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ELROD, HENRY

elrod henry t

For conspicuous gallantry and intrepidity at the risk of his life above and beyond the call of duty while attached to Marine Fighting Squadron 211, during action against enemy Japanese land, surface and aerial units at Wake Island, 8-23 December 1941. Engaging vastly superior forces of enemy bombers and warships on 9 and 12 December, Capt. Elrod shot down two of a flight of 22 hostile planes and, executing repeated bombing and strafing runs at extremely low altitude and close range, succeeded in inflicting deadly damage upon a large Japanese vessel, thereby sinking the first major warship to be destroyed by small-caliber bombs delivered from a fighter-type aircraft. When his plane was disabled by hostile fire and no other ships were operative, Capt. Elrod assumed command of one flank of the line set up in defiance of the enemy landing and, conducting a brilliant defense, enabled his men to hold their positions and repulse intense hostile fusillades to provide covering fire for unarmed ammunition carriers. Capturing an automatic weapon during one enemy rush in force, he gave his own firearm to one of his men and fought on vigorously against the Japanese. Responsible in a large measure for the strength of his sector's gallant resistance, on 23 December, Capt. Elrod led his men with bold aggressiveness until he fell, mortally wounded. His superb skill as a pilot, daring leadership, and unswerving devotion to duty distinguished him among the defenders of Wake Island, and his valiant conduct reflects the highest credit upon himself and the U.S. Naval Service. He gallantly gave his life for his country.

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Service

Rank

Division

U.S. Marine Corps Captain (highest rank: Major) Marine Fighting Squadron 211

Conflict

Year of honor

born

World War Two 1941 Rebecca, Turner County, Georgia

Citation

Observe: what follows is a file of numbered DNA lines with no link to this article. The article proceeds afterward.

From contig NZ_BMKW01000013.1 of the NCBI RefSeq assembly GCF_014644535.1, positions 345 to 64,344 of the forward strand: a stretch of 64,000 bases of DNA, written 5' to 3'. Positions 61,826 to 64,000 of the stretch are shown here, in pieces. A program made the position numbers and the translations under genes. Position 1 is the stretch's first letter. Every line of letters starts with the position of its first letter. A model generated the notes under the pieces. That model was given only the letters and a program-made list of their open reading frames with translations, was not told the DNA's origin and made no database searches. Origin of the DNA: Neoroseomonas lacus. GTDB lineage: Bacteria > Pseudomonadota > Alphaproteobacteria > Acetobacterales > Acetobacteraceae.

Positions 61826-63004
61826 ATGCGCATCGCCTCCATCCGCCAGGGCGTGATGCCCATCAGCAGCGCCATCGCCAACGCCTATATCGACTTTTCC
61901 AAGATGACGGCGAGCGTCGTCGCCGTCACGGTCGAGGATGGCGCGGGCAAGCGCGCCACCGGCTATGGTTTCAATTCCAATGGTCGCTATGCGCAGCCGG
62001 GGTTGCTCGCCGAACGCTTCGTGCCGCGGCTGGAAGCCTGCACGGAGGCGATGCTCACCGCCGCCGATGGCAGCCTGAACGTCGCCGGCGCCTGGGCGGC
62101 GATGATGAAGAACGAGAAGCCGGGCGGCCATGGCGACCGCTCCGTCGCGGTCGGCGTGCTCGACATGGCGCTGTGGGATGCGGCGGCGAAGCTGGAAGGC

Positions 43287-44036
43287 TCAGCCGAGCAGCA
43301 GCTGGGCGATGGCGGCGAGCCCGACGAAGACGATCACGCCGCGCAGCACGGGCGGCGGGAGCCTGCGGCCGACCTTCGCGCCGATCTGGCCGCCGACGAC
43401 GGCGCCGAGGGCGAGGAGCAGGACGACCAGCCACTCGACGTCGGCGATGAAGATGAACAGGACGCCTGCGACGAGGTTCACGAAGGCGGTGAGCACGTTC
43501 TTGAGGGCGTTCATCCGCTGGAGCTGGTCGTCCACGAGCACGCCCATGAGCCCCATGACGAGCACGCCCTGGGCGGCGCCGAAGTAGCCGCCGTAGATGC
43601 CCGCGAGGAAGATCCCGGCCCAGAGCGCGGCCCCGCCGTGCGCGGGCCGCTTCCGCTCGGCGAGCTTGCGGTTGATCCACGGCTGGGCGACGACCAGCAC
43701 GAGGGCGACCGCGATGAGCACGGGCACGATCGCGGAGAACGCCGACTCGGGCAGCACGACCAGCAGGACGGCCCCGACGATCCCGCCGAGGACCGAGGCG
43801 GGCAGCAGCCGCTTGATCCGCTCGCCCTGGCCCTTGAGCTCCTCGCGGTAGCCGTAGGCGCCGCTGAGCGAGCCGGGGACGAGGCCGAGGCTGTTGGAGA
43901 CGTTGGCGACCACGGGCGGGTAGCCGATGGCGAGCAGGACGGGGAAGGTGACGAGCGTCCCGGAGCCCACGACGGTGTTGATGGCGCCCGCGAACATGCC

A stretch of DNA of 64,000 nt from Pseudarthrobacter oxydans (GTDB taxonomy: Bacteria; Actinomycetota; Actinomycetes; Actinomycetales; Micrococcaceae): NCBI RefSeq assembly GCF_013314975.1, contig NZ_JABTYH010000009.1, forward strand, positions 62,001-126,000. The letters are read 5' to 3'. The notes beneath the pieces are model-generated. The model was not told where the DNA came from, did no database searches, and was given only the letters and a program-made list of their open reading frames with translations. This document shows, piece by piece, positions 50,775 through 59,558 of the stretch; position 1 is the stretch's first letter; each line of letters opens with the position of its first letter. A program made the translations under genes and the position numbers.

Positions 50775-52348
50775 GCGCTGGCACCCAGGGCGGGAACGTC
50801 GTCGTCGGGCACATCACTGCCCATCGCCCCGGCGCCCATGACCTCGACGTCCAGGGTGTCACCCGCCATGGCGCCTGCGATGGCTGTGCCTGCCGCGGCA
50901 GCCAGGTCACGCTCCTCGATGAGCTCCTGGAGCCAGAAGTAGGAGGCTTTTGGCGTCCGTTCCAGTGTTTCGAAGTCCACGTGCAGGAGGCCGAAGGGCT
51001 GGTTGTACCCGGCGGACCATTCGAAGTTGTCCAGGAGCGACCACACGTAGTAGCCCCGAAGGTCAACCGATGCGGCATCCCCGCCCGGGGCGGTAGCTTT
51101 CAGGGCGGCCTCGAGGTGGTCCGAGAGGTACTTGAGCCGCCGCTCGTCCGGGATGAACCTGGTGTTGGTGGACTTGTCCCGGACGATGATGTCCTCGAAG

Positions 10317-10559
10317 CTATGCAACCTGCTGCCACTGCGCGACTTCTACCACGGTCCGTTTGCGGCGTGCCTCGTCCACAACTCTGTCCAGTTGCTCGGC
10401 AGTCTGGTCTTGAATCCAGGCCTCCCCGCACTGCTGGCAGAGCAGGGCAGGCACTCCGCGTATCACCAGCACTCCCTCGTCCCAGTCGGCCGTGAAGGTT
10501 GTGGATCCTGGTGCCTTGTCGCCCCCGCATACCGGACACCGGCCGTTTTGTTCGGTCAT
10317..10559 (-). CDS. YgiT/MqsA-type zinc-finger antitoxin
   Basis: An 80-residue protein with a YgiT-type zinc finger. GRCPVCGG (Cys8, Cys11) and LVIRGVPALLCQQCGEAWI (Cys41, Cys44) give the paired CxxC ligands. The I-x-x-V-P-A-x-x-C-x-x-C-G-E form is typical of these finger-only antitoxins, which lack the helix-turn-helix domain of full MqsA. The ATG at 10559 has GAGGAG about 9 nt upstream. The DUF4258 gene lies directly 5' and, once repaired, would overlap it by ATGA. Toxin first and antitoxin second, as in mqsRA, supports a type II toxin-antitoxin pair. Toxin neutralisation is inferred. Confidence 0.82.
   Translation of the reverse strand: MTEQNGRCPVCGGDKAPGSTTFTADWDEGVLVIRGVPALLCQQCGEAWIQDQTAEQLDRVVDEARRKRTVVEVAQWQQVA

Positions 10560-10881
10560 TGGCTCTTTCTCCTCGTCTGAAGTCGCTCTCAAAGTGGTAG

For conspicuous gallantry and intrepidity at the risk of his life above and beyond the call of duty while attached to Marine Fighting Squadron 211, during action against enemy Japanese land, surface and aerial units at Wake Island, 8-23 December 1941. Engaging vastly superior forces of enemy bombers and warships on 9 and 12 December, Capt. Elrod shot down two of a flight of 22 hostile planes and, executing repeated bombing and strafing runs at extremely low altitude and close range, succeeded in inflicting deadly damage upon a large Japanese vessel, thereby sinking the first major warship to be destroyed by small-caliber bombs delivered from a fighter-type aircraft. When his plane was disabled by hostile fire and no other ships were operative, Capt. Elrod assumed command of one flank of the line set up in defiance of the enemy landing and, conducting a brilliant defense, enabled his men to hold their positions and repulse intense hostile fusillades to provide covering fire for unarmed ammunition carriers. Capturing an automatic weapon during one enemy rush in force, he gave his own firearm to one of his men and fought on vigorously against the Japanese. Responsible in a large measure for the strength of his sector's gallant resistance, on 23 December, Capt. Elrod led his men with bold aggressiveness until he fell, mortally wounded. His superb skill as a pilot, daring leadership, and unswerving devotion to duty distinguished him among the defenders of Wake Island, and his valiant conduct reflects the highest credit upon himself and the U.S. Naval Service. He gallantly gave his life for his country.